Did you know that Samantha Stevens, the magically empowered housewife on TV’s “Bewitched,” was a genealogist? It’s true: In season five, after the Burning Oak Country Club’s snooty screening committee concluded Samantha’s pedigree was polluted, she exposed the members’ black-sheep ancestors. Of course you didn’t notice Samantha’s enchantment with roots research. Her home showed no telltale signs of her hobby—no family tree charts, legal pads and dog-eared books piled high on the dining room table; no photos spilling out of shoeboxes. You never witnessed Samantha’s frantic search for her father’s birth certificate or cousin Serena’s e-mail message bearing the names of Aunt Clara’s parents.
Even though her mortal spouse, Darrin, begged Samantha not to use her supernatural abilities, how could she resist instantly organizing her research? With a mere wrinkle of her nose and that tinkling-bell sound effect, manila folders would leap into their drawers, neatly arranging themselves by surname. Flurries of five-generation ancestor charts, photocopied marriage certificates, gravestone transcriptions and research notes would file themselves. Samantha’s computer hard drive would whir to life, sorting digitized documents and GEDCOMs.
“If only I had such powers of organization,” you think, “my research would be immaculate, too.” But wait—you do have the power. Granted, it’ll take more than a nose twitch, but you can clear off your dining room table, make e-mails easy to locate and avoid return trips to the library to re-photocopy those records you misplaced. The payoff? Your ability to research faster and smarter. Just use these simple tricks.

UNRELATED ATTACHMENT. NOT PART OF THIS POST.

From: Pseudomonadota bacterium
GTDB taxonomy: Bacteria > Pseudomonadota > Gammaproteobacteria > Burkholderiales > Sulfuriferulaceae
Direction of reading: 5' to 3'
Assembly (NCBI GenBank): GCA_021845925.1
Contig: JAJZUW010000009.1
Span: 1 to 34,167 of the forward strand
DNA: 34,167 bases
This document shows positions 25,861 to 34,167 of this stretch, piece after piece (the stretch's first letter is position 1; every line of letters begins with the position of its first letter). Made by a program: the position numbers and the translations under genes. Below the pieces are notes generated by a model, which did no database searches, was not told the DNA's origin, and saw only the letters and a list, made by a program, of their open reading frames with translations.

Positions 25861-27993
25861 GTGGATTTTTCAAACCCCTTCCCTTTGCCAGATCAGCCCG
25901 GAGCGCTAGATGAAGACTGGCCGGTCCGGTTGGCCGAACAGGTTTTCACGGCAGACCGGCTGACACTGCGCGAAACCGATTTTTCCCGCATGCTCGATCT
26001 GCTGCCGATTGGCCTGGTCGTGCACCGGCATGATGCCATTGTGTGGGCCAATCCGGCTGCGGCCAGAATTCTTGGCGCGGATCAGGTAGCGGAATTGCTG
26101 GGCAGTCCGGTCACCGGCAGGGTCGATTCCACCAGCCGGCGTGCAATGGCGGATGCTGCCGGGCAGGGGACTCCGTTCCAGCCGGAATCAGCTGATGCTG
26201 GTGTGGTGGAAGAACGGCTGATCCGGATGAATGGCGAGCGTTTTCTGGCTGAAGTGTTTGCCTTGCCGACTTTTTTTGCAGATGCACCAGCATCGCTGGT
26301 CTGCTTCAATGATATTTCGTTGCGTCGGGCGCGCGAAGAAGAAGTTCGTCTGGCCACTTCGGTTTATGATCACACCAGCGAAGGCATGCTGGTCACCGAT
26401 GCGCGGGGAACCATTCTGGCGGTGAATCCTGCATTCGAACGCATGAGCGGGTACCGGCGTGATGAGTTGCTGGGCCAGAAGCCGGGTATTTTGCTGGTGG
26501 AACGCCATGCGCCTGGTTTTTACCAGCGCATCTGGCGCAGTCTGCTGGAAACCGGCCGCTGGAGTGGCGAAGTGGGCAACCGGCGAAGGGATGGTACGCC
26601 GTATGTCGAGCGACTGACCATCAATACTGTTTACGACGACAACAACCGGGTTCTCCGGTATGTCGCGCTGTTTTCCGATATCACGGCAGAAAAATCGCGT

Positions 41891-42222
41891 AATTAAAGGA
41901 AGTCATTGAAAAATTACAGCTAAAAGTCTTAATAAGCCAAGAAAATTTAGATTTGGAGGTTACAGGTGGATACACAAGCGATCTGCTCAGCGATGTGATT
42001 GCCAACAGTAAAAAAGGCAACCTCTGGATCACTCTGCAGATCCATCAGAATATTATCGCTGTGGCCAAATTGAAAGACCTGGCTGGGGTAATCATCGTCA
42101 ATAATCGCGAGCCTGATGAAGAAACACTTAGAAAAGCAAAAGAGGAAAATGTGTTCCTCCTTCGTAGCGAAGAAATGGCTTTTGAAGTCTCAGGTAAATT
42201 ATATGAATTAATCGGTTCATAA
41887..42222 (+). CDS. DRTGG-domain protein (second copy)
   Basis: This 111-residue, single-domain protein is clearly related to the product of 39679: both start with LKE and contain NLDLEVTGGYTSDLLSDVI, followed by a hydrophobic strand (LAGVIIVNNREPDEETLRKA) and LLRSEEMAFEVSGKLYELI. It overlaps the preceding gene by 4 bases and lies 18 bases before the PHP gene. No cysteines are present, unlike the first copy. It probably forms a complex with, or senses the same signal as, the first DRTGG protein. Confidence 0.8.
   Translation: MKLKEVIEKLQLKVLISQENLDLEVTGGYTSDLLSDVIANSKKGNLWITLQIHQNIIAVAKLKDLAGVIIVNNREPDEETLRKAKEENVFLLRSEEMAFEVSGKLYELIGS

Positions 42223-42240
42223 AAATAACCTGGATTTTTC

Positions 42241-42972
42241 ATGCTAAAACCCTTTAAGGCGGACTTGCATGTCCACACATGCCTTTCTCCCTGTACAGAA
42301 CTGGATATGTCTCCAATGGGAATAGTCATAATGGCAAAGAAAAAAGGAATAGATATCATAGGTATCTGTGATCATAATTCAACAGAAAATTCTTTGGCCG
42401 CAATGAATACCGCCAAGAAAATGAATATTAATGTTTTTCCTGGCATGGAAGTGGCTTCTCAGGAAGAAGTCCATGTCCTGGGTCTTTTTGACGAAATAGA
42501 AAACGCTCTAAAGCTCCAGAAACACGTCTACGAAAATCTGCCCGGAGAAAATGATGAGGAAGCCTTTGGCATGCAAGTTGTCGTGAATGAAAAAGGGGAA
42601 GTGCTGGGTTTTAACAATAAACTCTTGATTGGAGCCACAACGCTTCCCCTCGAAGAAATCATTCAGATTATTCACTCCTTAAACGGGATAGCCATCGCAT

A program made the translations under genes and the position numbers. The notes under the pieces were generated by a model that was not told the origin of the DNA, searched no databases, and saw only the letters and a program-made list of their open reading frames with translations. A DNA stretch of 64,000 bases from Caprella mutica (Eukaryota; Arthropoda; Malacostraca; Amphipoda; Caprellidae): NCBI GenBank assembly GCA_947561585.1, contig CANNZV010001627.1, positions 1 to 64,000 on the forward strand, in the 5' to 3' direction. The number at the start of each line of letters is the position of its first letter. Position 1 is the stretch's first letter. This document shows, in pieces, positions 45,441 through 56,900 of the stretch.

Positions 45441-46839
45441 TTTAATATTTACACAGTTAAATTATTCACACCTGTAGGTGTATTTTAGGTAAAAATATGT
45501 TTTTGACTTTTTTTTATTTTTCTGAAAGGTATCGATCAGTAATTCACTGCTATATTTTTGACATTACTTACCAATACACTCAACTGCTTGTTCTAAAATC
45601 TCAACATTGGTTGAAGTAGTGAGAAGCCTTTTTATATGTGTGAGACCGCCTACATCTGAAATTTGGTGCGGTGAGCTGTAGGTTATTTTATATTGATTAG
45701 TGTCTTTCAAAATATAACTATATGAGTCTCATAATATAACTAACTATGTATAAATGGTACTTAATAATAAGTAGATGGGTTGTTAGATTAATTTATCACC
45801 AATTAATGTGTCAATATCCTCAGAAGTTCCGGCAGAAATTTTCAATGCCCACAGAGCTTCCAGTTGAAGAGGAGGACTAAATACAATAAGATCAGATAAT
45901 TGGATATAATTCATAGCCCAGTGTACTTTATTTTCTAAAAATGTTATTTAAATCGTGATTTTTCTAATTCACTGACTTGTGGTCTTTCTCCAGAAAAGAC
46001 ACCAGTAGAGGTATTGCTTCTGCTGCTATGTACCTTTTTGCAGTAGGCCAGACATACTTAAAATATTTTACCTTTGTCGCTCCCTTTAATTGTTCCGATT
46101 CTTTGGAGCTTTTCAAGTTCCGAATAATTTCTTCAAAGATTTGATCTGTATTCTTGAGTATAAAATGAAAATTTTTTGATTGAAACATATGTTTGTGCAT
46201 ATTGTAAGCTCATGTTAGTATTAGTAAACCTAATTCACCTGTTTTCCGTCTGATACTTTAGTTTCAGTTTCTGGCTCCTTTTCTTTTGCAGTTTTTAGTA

pmjones-bcrequest.doc. File names not enough to jog your memory? With Windows XP, you can add file descriptions—title, subject, author, keywords,comments—by rightclicking on the document icon and then selecting Properties>Summary. In Mac OS X, you can add details by selecting the file, hitting command-I (for Get Info) and
typing in the Comments field.
you searched for and information you found. This will save you from repeating searches and remind you when it’s time to go back for another look.
and the name and e-mail address of the respondent. Schedule time once a month or so to check the boards for responses.
(less-organized) people, too. Outlook for Windows lets you change the subject line by opening the message, typing a new subject and selecting File>Save.
files. Label the backs of the prints using a special photo-labeling pencil. If you opt for albums, don’t worry about
fancy decorations right now. Just use photo corners and caption each image with names, dates and everything else you know about it. You’ll find more photo-storage advice in Maureen A. Taylor’s Preserving Your Family
Photographs (Betterway Books, $19.99).
can move the photo to the suspected subjects’ folder). Attach a copy of each mystery shot to a photo-identification worksheet (find it in the May 2005 Trace Your Family History) and keep them with your family files.
can visit it whenever you want). If you’ve got the space, box up extra books and store them under a bed. The rest should go on a shelf arranged by categories, such as Family Histories, Immigration and How-To, then alphabetically by author or title. Naturally, you want to save heirlooms such as family Bibles and Great-grandma’s
journal. The May 2005 Trace Your Family History has advice on caring for antique Bibles; for other precious tomes, buy archival boxes from the suppliers on page 25.
in a first-floor, interior closet. Donate data discs you don’t need to a genealogical society or sell them on eBay <www.ebay.com>.